Saturday, August 13, 2011

How to vote for a voluntary CWB

If you look at the CWB website, it will tell you – to the second – how much time you have left to submit your plebiscite ballot.  As I write this it says 11 days, 11 hours, 39 minutes and 12 seconds.  So those farmers that have yet to decide what to do, there's still time.

The plebiscite question is quite straight forward - pick A or B:

A) I wish to maintain the ability to market all wheat, with the continuing exception of feed wheat sold domestically, through the CWB single-desk system.

B) I wish to remove the single-desk marketing system from the CWB and sell all wheat through an open market system.

There are the same options on barley.

Unfortunately, these two options don't explicitly include a voluntary CWB option. Even so, the CWB's own annual producer survey includes a question that offers a voluntary CWB as an option.  In the most recent survey released this spring, the CWB asked the question (with results in brackets):

"If you had to choose between three different approaches to marketing wheat, which of the following would you prefer?"

A     Solely CWB       (40%)
B     Dual marketing (45%)
C     Open market    (13%)

On barley, the results were similar:

"If you had to choose between three different approaches to marketing barley, which of the following would you prefer?"

A     Solely CWB       (29%)
B     Dual marketing (40%)
C     Open market    (22%)

Anyone I've talked to about this understands “dual marketing” means you can sell your grain to anyone you like, including to the CWB.  It's obvious that this means that the CWB would be an option - a voluntary option.  It does not mean – as the CWB suggests – that the CWB has its single desk in a completely open market.  I agree with them when they say that that's impossible (quite ridiculous to even suggest it, actually); but an open market with a voluntary CWB is clearly possible – and that is what most people understand to be a “dual market”, regardless of what the CWB says.

The CWB survey shows 45% of farmers support a dual market in wheat and 40% in barley; in other words, they support a voluntary CWB.  These are not insignificant numbers.  A very large proportion of farmers support the removal of the single desk if the CWB (or whatever it becomes) is voluntary.  This compares with 40% and 29% for wheat and barley respectively supporting the single desk when a voluntary CWB is an option. (Those supporting Option C, an open market, (13% and 22% respectively) also support the removal of the single desk.  All in all, when presented with reasonable and realistic options, around 60% opt for the removal of the single desk.)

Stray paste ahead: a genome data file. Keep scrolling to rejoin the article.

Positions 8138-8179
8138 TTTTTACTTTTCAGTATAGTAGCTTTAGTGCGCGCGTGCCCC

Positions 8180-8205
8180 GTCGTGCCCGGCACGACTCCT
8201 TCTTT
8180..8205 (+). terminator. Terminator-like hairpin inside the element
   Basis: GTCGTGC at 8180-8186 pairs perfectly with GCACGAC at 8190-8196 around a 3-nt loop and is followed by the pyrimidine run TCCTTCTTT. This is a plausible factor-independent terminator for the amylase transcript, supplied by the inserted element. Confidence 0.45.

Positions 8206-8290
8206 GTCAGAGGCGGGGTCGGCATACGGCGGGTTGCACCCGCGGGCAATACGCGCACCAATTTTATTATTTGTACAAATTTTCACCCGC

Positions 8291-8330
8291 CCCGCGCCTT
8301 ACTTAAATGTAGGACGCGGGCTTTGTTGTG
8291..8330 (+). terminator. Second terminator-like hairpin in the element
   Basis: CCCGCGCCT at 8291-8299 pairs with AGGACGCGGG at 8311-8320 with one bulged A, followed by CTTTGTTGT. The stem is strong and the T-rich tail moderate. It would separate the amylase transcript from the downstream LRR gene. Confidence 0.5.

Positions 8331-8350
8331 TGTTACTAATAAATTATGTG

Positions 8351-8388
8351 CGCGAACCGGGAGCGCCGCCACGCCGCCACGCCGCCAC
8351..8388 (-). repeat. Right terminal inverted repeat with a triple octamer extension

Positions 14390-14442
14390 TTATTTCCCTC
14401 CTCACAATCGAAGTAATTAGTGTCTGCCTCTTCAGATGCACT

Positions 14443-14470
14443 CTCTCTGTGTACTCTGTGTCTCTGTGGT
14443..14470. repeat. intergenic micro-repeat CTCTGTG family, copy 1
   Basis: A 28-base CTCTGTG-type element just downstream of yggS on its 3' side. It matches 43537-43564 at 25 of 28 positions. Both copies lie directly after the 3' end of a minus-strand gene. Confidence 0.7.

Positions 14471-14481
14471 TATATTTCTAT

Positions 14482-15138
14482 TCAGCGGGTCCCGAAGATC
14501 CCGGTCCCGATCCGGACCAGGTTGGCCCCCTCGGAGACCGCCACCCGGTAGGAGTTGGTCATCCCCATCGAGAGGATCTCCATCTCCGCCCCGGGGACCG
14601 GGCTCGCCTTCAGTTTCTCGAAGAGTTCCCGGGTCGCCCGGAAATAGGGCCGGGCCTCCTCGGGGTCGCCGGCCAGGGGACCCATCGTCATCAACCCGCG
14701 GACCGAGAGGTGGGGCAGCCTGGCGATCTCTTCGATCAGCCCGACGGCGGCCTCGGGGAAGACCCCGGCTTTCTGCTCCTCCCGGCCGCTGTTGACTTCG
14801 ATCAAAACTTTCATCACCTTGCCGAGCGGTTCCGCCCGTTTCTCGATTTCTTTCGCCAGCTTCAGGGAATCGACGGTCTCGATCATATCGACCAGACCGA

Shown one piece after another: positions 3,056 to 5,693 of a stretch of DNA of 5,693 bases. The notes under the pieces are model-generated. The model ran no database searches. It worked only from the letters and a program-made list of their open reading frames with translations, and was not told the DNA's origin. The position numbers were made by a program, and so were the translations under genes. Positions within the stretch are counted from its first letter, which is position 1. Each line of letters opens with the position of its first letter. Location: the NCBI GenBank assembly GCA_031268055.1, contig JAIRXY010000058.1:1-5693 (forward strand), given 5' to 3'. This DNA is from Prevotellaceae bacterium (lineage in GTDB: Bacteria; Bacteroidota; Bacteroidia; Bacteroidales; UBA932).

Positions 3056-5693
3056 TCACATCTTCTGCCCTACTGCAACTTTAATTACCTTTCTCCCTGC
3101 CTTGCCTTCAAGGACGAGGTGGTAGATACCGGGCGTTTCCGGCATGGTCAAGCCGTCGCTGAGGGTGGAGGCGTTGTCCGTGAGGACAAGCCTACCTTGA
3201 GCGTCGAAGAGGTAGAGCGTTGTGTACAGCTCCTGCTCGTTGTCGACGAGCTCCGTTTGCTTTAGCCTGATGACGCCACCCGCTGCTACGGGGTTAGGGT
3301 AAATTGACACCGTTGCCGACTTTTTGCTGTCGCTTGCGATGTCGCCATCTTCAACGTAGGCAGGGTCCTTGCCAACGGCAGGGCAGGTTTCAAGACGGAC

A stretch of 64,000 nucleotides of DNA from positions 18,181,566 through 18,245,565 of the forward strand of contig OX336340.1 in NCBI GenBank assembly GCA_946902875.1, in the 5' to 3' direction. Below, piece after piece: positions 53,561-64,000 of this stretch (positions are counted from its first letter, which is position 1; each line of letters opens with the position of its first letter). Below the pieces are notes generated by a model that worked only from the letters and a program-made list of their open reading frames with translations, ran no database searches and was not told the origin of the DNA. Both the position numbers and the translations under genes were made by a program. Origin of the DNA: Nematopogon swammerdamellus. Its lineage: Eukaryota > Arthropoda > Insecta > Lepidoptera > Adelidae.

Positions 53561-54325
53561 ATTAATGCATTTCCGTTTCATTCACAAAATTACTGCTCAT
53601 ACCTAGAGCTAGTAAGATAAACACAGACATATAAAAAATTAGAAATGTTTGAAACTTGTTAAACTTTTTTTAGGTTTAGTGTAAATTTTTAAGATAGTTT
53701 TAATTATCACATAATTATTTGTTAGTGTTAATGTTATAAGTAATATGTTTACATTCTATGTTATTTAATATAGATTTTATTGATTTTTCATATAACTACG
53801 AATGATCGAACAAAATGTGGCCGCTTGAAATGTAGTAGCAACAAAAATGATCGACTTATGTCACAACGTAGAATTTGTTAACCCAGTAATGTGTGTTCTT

So what gives with the plebiscite question that doesn't give that option, even though the CWB knows that so many farmers would support it?  It's simple; those running the CWB don't like the idea of a voluntary CWB and are doing everything they can to discredit the idea.  But since it's pretty clear that that is the direction we are going, it would make sense to gauge farmer's real interest.

How do I vote if I support a voluntary CWB?

Although I've said that it's a waste of time because it's non-binding, I have received emails and calls from people saying "I really feel like I should vote – but I don't like the options – CWB or no CWB."

If you really think you should vote but prefer to see a "voluntary CWB", vote for the only one of the two options that would allow that; a voluntary CWB fits in an open market because it would not have a single desk.

So if you feel compelled to vote, choose:

B)      I wish to remove the single-desk marketing system from the CWB and sell all wheat (and barley) through an open market system.
You still have 11 days – or thereabouts.

Of course you could still not vote or send your ballot to your MP or to Minister Ritz.  There are many ways to express your position against the single desk.


  1. The CWB chair keeps on saying that the CWB has no rail infrastructure or handling facilities and without those assets they cannot survive in the open market system. Is there not grain marketing companies in the world who exist without infrastructure? If that is the case why is the CWB acting like Custer at Little Big Horn instead of positioning itself for the new reality?

  2. The CWB includes dual marketing in one question on its producer survey because it is interested in a full understanding of what farmers think. The CWB has always maintained that a dual market is a logical impossibility. In that regard, the results you cite are interesting in that they point out that only 13% of farmers want the position you advocate - a wheat market without the CWB as they know it.